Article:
SENATE POISED TO EXTEND JOBLESS BENEFITS…. Last month, Senate Democrats tried three times to pass extended unemployment benefits, and in each instance, Republicans (and Ben Nelson) refused to allow the Senate to vote on the measure. If all goes according to plan, the fourth time will be the charm this afternoon.
Around 2 p.m. (ET), Carte Goodwin will be sworn in to temporarily fill the vacancy left by the late Sen. Robert Byrd (D), bringing the Senate Democratic caucus to 59 members. Literally minutes later, the leadership will bring the unemployment bill to the floor. With Maine’s Olympia Snowe (R) and Susan Collins (R) set to break ranks, that should leave the majority with the 60 votes needed to overcome Republican obstructionism.
With President Obama raising the heat on the issue yesterday, congressional Republicans spent the afternoon insisting they’d just love to extend aid to jobless Americans, just as soon as Democrats offset the costs elsewhere.
“The president knows that Republicans support extending unemployment insurance, and doing it in a fiscally responsible way by cutting spending elsewhere in the $3 trillion federal budget,” Representative John A. Boehner of Ohio, the House Republican leader, said in a statement Monday. “At a time of record debt and deficits made worse by Washington Democrats’ massive spending spree, that’s the right thing to do and the right way to do it.”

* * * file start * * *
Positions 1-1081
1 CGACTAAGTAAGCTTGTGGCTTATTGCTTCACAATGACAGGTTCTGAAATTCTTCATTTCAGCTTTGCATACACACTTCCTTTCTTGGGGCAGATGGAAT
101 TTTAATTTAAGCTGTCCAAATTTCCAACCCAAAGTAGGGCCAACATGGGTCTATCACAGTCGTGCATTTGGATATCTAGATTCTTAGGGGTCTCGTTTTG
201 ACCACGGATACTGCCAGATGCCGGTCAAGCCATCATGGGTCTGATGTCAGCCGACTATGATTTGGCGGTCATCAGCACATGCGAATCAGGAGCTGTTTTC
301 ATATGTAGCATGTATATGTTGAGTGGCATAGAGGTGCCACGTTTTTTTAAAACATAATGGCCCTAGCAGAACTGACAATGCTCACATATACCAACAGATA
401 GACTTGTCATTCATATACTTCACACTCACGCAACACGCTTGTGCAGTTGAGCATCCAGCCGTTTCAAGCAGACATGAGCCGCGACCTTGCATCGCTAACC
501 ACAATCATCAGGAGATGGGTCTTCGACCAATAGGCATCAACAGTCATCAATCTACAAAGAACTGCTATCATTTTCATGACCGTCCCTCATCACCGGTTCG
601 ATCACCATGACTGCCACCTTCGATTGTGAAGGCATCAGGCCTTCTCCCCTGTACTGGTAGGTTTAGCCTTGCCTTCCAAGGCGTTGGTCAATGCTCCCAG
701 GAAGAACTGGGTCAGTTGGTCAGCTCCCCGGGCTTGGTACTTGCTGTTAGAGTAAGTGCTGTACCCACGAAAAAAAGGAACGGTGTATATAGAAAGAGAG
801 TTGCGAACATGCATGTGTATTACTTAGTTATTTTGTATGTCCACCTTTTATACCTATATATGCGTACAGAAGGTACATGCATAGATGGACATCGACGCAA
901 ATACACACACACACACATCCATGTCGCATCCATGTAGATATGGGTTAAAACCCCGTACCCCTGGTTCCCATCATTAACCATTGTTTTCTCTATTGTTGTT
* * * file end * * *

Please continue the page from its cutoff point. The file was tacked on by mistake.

Of course, Republicans have spent the last few weeks arguing that hundreds of billions of dollars in tax cuts for the wealthy don’t have to be paid for, so the GOP requirement that $33 billion in aid for jobless Americans be offset with cuts elsewhere seems a little silly.
But it’s also worth keeping in mind that what Boehner and his cohorts are demanding has no modern precedent. In recent decades, extended unemployment benefits have either been considered emergency spending, and therefore added to the deficit, or offset with tax increases. Arthur Delaney did a nice job digging up the details:
…Congress has, in fact, offset the cost of unemployment benefits — but Congress has never substantially cut spending elsewhere in the budget to fully pay for them as Republicans now want to do.
For instance: In 1991, the elder President Bush signed a bill for 13 additional weeks of jobless benefits at a cost of $5.5 billion, fully offset with tax hikes. The New York Times reported at the time that the extension would be “financed through changes in the tax law that will require higher corporate estimated tax payments, increased taxes on lump-sum pension distributions and a one-year elimination of the personal exemption for high-income taxpayers.”
It’s almost amusing to think how much more conservative Republicans are now than in 1991, when such a deal was still possible.
Also note, we’re already in unprecedented territory: “Congress has never allowed extended unemployment benefits to lapse at a time when the national unemployment rate is above 7.2 percent.”
Sixty senators should put things right in about six hours.